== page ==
Paul was really placing himself out there when he told people to follow his example. Just who did he think he was? What qualified him to set himself up as an example to others? What was his motive in making such a statement?
`Let’s spend some time exploring the implications of Paul’s statement as we weigh the implications this has for our own selves.
I. WHY DID PAUL NEED TO SET HIMSELF UP AS AN EXAMPLE?
a. First of all, let me assure you that this statement did not come from Paul’s need to have his ego stroked! It was not a statement rooted in selfish pride. And it was not a power play in which Paul was attempting to exert his authority over others or to enlist a group of supporters for any show of strength. Paul was very open about his own failures. He on several occasions pointed out how he had been on the wrong side in his early days as he openly, viciously, opposed and persecuted the followers of Christ. His encounter with Christ on the Damascus Road dramatically humbled him.
b. So why did he call on the church people to “follow his example”? He knew that the people to whom he was writing were real people who knew of their own shortcomings and failures and who needed to see a real person who was staying true to Christ. In your own life journey, are there people to whom you have admired who have been your encourage rs in your Christian walk? I can think of a couple pastors from my childhood who greatly influenced me. And in my mind I have vivid memories of a couple different Sunday School teachers that I had. While I lifted my Dad up as my hero, the fact is, I have had many who have modeled Christ-likeness before me in my Christian walk. I needed to see real people wrestling with real life issues who modeled Christian wisdom and maturity.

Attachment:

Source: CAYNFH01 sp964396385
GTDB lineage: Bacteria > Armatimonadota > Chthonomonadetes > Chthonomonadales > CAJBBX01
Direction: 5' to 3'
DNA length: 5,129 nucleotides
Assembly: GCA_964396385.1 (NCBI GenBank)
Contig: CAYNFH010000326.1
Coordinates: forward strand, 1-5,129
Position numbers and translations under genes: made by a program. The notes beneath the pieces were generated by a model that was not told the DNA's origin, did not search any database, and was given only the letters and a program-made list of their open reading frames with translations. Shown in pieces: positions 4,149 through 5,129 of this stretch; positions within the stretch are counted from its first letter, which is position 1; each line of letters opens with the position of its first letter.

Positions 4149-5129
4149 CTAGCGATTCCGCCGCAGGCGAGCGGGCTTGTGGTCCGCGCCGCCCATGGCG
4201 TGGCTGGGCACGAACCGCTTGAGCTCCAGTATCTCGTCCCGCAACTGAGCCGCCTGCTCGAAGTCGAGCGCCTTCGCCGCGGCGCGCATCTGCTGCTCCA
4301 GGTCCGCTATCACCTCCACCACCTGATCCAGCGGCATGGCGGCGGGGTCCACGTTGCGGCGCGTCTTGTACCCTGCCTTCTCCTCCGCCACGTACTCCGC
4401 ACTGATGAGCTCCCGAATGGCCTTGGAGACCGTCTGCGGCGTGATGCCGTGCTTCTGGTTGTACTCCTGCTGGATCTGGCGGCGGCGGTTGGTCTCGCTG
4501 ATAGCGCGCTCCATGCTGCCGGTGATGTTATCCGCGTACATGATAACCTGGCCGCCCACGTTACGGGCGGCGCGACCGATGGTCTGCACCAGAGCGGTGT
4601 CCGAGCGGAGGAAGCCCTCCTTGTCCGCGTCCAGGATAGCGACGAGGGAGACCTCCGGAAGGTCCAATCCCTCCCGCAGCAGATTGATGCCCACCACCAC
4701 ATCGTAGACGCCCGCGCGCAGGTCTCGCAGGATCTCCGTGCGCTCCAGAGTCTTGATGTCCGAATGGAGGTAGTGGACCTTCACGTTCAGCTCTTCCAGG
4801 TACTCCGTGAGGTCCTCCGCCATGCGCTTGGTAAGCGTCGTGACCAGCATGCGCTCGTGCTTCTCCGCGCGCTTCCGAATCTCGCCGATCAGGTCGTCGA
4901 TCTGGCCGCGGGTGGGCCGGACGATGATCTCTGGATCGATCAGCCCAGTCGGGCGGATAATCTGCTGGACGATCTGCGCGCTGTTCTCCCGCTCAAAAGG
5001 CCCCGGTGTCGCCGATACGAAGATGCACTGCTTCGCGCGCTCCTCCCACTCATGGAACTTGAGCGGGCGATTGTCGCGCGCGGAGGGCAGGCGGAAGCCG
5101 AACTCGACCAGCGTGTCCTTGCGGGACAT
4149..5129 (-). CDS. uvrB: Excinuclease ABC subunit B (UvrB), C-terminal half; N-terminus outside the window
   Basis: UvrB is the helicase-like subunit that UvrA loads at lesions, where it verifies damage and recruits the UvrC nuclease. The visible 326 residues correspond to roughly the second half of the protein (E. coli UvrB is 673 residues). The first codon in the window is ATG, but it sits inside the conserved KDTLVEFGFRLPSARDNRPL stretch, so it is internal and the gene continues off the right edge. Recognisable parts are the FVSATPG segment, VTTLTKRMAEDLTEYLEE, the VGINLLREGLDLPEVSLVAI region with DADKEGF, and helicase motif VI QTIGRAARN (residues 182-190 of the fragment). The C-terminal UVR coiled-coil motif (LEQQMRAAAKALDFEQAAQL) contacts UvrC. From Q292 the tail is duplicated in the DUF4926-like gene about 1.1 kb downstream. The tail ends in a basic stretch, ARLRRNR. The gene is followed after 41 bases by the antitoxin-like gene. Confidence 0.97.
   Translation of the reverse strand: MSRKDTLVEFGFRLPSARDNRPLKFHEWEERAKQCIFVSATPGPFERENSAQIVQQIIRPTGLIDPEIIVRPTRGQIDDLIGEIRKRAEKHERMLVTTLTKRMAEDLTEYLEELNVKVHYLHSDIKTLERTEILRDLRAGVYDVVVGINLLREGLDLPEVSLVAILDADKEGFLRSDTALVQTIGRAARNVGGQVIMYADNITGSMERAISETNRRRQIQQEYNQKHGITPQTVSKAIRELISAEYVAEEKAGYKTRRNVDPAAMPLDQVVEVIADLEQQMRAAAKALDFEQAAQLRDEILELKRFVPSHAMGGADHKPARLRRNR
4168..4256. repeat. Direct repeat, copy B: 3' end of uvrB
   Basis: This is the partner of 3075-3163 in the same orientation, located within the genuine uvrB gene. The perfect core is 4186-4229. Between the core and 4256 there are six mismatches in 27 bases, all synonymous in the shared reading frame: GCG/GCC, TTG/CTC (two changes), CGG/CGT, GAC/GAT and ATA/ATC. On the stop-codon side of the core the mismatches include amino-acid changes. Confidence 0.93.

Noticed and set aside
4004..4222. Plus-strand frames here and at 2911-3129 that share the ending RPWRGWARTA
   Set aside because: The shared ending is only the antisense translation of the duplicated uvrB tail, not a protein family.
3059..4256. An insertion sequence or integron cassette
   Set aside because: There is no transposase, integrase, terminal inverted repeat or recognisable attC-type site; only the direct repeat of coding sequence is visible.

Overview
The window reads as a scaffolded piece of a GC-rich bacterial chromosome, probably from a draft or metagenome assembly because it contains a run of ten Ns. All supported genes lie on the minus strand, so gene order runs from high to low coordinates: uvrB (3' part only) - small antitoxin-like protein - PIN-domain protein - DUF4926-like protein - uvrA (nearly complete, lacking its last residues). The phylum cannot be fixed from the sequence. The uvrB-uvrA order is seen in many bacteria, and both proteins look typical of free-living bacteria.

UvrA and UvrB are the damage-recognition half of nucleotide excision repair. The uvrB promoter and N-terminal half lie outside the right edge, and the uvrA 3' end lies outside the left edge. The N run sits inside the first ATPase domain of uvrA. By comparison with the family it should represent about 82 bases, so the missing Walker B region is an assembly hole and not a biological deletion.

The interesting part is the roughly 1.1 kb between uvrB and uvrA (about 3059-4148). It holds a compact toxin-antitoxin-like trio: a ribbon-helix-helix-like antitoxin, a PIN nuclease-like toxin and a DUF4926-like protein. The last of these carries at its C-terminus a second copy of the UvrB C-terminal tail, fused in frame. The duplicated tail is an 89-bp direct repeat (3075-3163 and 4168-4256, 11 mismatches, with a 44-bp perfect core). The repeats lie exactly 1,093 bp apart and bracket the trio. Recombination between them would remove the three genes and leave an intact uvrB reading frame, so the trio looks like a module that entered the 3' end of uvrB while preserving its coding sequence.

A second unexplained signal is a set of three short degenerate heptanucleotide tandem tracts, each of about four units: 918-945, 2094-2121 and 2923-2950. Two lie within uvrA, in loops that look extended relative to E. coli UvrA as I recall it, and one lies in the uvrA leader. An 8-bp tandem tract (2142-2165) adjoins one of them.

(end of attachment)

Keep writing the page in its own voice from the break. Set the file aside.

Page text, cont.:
c. Paul was pointing out to those 1st century believers that here he was, warts and all, but he was hanging in there, striving to become more like Christ every day.
II. WHAT QUALIFIED PAUL TO BE AN EXAMPLE FOR OTHERS?
a. The answer to that is very clear in 1 Corinthians 11:1 when Paul wrote, “Follow me as I follow Christ!” It was Paul’s determination to follow Christ that qualified him to say “Follow Me.” He did not say, “Follow me when I go astray.”He did not say, “Follow me when I do something stupid.” He did not say, “Follow me as I make poor judgment.” He said, “FOLLOW ME AS I FOLLOW CHRIST!” In other words, he was saying,“Those things that you see in me that honor Christ, do those things.”
b. In this passage in Philippians 3, when he writes, “Join together in following my example…” is followed by an admonition to focus on godly living and a reminder that he (Paul) and other Believers had their citizenship in heaven and were to be eagerly awaiting a Savior, Jesus Christ, who had the power to “transform our lowly bodies so that they will be like his glorious body.” Paul always pointed out that the goal in life was to be as much like Christ as possible!
c. And I must tell you, that our desire, the desire of every Christian, must be to be as much like Jesus as we possibly can!